Tag Archives: supply chain management

How Shipping Lead Time Impacts Freight Rates

What is a lead time in shipping?

The lead time in shipping is the time gap between the initiation of the order to the complete execution. For example, it is time an object travels from the primary supplier to the final receiver. The concept of lead time when booking loads is a commonly overlooked factor when delivering freight efficiently and economically.

Why shipping lead time is important?

Providing more notice days or lead time for a shipment could help lower costs. Extending shipping lead time can be beneficial in many ways, including:

  • Lower rates
  • More capacity
  • Preferred carrier availability
  • Access to ideal delivery appointment times
  • Higher service levels
  • Better on-time performance
  • Fewer surprises
  • More control over expenditures
  • Possible identification of new savings and efficiencies

The role of shipping lead time in your supply chain
lead time

To put it simply, the more in advance a third-party logistics provider (3PL) books a load, the more time and control they have over the following:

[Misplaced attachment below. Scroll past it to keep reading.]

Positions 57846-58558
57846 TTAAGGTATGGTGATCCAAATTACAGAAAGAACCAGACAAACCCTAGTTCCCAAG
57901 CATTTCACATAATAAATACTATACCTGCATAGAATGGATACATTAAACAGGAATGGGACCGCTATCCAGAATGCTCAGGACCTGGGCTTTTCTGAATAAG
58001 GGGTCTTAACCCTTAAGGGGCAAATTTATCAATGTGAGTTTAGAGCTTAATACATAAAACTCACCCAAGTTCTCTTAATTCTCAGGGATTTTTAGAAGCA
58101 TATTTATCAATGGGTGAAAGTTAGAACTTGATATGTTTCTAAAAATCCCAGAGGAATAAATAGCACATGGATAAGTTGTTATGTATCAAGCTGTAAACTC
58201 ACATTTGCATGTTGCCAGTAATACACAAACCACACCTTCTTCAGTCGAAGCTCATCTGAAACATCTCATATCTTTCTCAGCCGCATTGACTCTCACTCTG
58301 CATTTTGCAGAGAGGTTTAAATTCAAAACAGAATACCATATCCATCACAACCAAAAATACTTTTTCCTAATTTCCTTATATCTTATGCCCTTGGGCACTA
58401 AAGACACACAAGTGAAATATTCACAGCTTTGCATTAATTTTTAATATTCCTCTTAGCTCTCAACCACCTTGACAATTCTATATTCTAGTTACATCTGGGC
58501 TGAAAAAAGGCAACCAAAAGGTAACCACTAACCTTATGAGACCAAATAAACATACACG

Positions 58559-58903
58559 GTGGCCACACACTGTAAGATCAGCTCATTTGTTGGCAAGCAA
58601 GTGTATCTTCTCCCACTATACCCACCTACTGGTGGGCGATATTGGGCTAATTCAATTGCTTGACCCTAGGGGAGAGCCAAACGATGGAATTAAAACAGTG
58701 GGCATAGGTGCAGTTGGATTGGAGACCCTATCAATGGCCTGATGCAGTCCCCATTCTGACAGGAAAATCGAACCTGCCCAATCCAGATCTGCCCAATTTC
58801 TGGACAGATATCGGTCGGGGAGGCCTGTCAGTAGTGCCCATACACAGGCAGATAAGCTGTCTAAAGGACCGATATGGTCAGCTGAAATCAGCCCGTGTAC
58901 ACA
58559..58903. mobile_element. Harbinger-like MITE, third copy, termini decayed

• Negotiating pricing
  • Finding savings or efficiency improvements
  • Securing top providers
  • Scheduling ideal delivery times

Whereas on the other hand, when working to book a truck for next-day delivery, capacity is tighter, prices are usually higher and fewer delivery options are available.

In addition to these basic principles, more time between when an order is scheduled and when it’s picked up allows your logistics provider to play more of a consultative role. Instead of immediately responding to a request, they can analyze the potential for more cost savings and efficiencies. This could include suggestions to switch from truck to rail, try new order consolidation techniques and/or switch up network configuration.